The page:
|About Edmonds and Balls Family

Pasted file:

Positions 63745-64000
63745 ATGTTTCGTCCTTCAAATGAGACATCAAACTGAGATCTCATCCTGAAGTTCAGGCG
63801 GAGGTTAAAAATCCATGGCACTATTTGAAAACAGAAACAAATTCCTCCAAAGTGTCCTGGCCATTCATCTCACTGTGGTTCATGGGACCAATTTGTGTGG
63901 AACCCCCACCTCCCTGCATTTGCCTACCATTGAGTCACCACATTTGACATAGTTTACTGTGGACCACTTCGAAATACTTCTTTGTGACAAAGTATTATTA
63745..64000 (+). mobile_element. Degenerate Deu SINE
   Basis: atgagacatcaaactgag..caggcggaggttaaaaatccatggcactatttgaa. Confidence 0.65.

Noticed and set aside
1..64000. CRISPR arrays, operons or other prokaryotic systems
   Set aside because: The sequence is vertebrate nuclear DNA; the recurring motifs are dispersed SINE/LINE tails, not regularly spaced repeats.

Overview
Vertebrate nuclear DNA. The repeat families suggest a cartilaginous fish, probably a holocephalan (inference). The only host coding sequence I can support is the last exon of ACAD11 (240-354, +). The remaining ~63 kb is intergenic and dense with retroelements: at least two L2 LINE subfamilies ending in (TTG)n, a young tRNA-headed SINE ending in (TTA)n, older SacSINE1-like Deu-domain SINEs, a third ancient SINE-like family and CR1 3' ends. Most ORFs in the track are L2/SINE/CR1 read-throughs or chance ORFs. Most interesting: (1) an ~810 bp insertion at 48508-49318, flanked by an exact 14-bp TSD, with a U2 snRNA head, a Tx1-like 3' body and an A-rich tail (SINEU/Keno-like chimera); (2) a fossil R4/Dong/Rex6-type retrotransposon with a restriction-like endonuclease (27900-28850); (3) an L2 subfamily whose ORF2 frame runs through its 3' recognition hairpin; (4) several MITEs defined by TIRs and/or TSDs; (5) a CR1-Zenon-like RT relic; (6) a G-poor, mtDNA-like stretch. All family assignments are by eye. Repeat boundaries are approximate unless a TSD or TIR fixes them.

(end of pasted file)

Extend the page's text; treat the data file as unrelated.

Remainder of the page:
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It is easy to become obsessed with genealogy. I have. This manifests itself in different ways for different people. Some like to find as many connexions as possible, direct or lateral: head counting, as it were, and they get great satisfaction in finding as many hundreds of people as they can with whom they have any link at all. Some prefer to limit this excercise to a particular name: one name studies. They tend to be pretty thorough, but sometimes extend way beyond any demonstrable personal connexion. Other people are fascinated by finding co-descendants, seeking out as many living relatives as they can with whom they share a common ancestor. They may even organise get-togethers and make real and lasting personal connexions. My particular fixation has been in tracing each of my direct lines as far back as I can: discovering and writing up in hard copy and within this Tree what I have learned about the lives and contemporaries of each individual parent, grand-parent, great-grandparent etc. However, as every family historian knows, for each person identified there will be another two to find. Simply getting as far as 4 x great-grandparents would give 126 individuals to research and I have tried to set each individual in his/her historical and geographical context. In some lines I have traced beyond my 4 x great-grandparents, (although this has been slightly counter-balanced by other lines coming to an abrupt early halt ... for now). Given my predilection for pedantic precision, that's a lot of work, but I hope I have created reasonably coherent narratives. I have used reminiscences from relatives and received family knowledge, photographs, certificates and other evidence of birth, marriage, or death, as well as copies of wills and other documents. I have not included copies of documents here, but given references which can be followed up. Public documents such as census entries, maps, newspaper reports have been a great help. I was born in Colchester, Essex in 1944, the younger of the two daughters of Robert John William Edmonds from Harwich, Essex and Constance Amie Louise Balls, born in Islington. My maternal grandparents, Amy and James (Jim) Balls, lived just up the road from us in Walton-on-the-Naze. Amy had been born in Islington, where she married Jim, who was a Norwich boy. He had been sent to London to live with a cousin after his father's accidental death. On the wall of Amy and Jim's dining room were three large portraits: two photographs and an oil painting (the biggest) said to be of Amy's father, Thomas Lucas. It lives in my memory in shades of black and brown. Apparently, it was sent for cleaning after the deaths of Jim and Amy and was never seen again. However, the photographs came to me after our mother's death. One is of Thomas and the other is of his wife Louisa (Cooper). Thomas, I was told, was a Welshman. These two old photographs inspired my interest in my family tree. However, for some time Louisa and Thomas each provided me with a classic genealogist's brick wall and I had far greater success with my father's roots, mainly in North East Essex and Suffolk and the Norfolk family of my mother's father. At first, I could not find either Thomas or Louisa before they appeared together as man and wife in the 1861 census and I still have found no record of their marriage. Eventually, I found Louisa in the 1851 census. Aged 13, she was in a London orphanage. I was soon able to trace her origins and family in Portsmouth, despite the red herring of the Isle of Wight, mentioned in some census entries.. I eventually identified Thomas as the Thomas Lucas who had been baptised in 1816 in the parish of Llangurig, Montgomeryshire. Tracing his family history, I discovered that my Lucas family had been part of the mid-Wales farming community for at least two centuries. During a trip in 2007 to the Powys County Archive in Llandrindod Wells in order to raid the Montgomeryshire parish records, my husband and I also ranged the countryside and eventually discovered the derelict remains of Gwerntyddyn, the house from which Thomas had been baptised. I have described in a separate "Story" my education about the nature of Welsh parishes and the fact that the Lucases did not actually come from the town of Llangurig, but from the far larger area of the Parish of that name. (Click on "People" on the task bar and then "Stories"). I have also rambled around Essex, Suffolk and Norfolk, visiting the villages and city parishes of my East Anglian ancestors. Like mid-Wales, some of these locations have changed very little, despite the addition of occasional modern dormitory estates. Subsequent real and virtual visits to the National Library of Wales in Aberystwyth provided more parish records and a wealth of documentation about the Lucas family, mainly relating to the passing of property. Their will-making habit (which they took to England) has given me a great deal of original and corroborative genealogical information, although I have not traced a will for Thomas himself. The more modest East Anglian branches of my family rarely owned property and only a few of them seem to have made wills: usually a craftsman bestowing the precious tools of his trade. Here, I also learnt quite a lot about workhouses, but mainly in regard to their care for the sick and dying. (Many such places became hospitals in the twentieth century). Once I had reached Lucases back to the 1660s, a new puzzle arose: where did they come from originally? They seem simply to have appeared in the area in about the seventeenth century, become fairly well established and then to have disappeared almost completely. Earlier records of the name are sparse. The name is not Welsh and a glance at the current telephone directory for the Llangurig area today reveals very few Lucas entries. Even granted the exodus of Thomas's immediate family to London in the 1830s, one would have expected other branches of the family, if they were established, to have remained there and multiplied. But were they that well established? Were they even Welsh? Contact in 2014 with Neil Brian Taylor, an American Lucas descendant, provided some new clues. It now seems likely that the Lucases were part of an implantation of English into mid-Wales that began during the reign of Elizabeth I. My Lucas family, who were immigrants from Wales into London in the early nineteenth century, may well have been descended from English immigrants into Wales in the sixteenth or early seventeenth centuries. Although some of them did marry native Welsh, with names like Lewis and Davies, the Lucases themselves were possibly actually English in origin, as may well have been some of their spouses. All this has fed my principal interest in my ancestry: its social history. The Lucases and all my East Anglian families provide a wealth of interest and insight. Most notably, I have seen the impact of the nineteenth century Industrial and Agrarian Revolutions upon the lives of ordinary people. In Wales, they seem to have had a negative impact on sheep farming, but in Norfolk, the proliferation of the silk mills offered increased potential for employment. In London, precipitate urbanisation also led to hitherto unknown opportunities. Thus, the Lucases became dairy owners in the English capital and James Balls, escaping poverty in Norfolk, eventually owned his own shoe shop in London. I do like problem solving and following clues and evidence and I have an obsession with accuracy. So, such pride as I have in my tree is not in the numbers of relatives found, nor in the length of historical distance traced, but in the care that I have taken and the results that I have achieved through reasoning, commitment and sheer persistence! I have researched amongst maps and parish and other records at many archive centres in England and Wales and there is a great thrill to be had after hours of staring goggled eyed at film and microfiche (or, even, the occasional original document) when you find that vital link you have been seeking. I sometimes feel that archive offices should provide a room into which you could rush to punch the air and yell "Yes! Found it!!". I have obtained some documents online from, for example, the National Archives and used practically all the genealogical websites at some time or other. Findmypast is a useful resource as it usually has originals available to view. For registration references from the Government Record Office (GRO), I use www.freeBMD.org, obtaining copy certificates from the GRO itself. I have sometimes made use of www.Ancestry.co.uk, although its transcriptions are sometimes quite bizarre and many of its family trees contain erratic and unverified information. Also occasionally used, but with much caution, is the current online International Genealogical Index (The IGI) compiled by the Church of the Latter Day Saints and available at https:// familysearch.org. This is no longer a reliable resource. Although we have not invariably reached the same conclusions, I have been greatly assisted in my Lucas research by the information contained in a study compiled by William V. H. Barker, an American researcher using (as far as I can tell) the Bishop's transcripts. His material has very kindly been made available to fellow researchers on a CD-rom: Introduction to Families of Montgomeryshire 1675 - 1825, lodged at the Powys County Archive. Thank you very much, Mr. Barker. I am also very grateful for information about all my families from various of my contemporary relatives and co-descendants in the U.K. and abroad, especially Dennis Bell's work on the Batho Family. Several individuals who, like myself, have created texts about their families have even been so kind as to email or post me relevant chapters, which have all been extremely helpful and the website Random Acts of Genealogical Kindness (www.raogk.org) has further demonstrated what a supportive community is the world of family history. Local genealogical societies have always been helpful. All history is probability, as very little can be 100% certain, but I have done my best to establish all my facts at least on the clear balance of probability and, wherever possible, beyond reasonable doubt. Where the web of history has become especially tangled, I have added yet another explanatory "Story" to this site (e.g. about Nathaniel Rozier and about the roots of the Batho family). Unfortunately, sometimes, when researching on the net, I have too frequently encountered examples of unverified information or of downright inaccuracy, creating trails that lead to false or,at best, questionable conclusions. I am too much of a pedant to accept that! So, although I cannot totally guarantee the accuracy of all the information contained here, I can promise that I have spent many hours doing the best I can to obtain verification. I have followed leads carefully and built links based on evidence and reasoning. I have tried to avoid including information from unverified sources, but I may sometimes have too readily accepted from living people unevidenced information as to their own families, which may turn out to be flawed. I have found (and corrected!) errors in my own memories, let alone those of others who have been kind enough to give the best information they can. As the only information appearing here about those still living is date of birth, any inaccuracies that have crept in there should not be too much of a problem, but if you recognize yourself as one of the LIVING entries and discover that I have misrepresented you or yours, please let me know and I will, with apologies, make the appropriate amendments. Please note that some of the commentary for this Tree is not mine, but is automatically generated by this excellent website. I am unable to change certain formulae. Thus, when an Ahnentafel Report tells you 'they had one child' of a couple you know had more, it will be because I have only entered that one child so far. I may - or may not - know of any others. Please feel free to tell me about any missing offspring.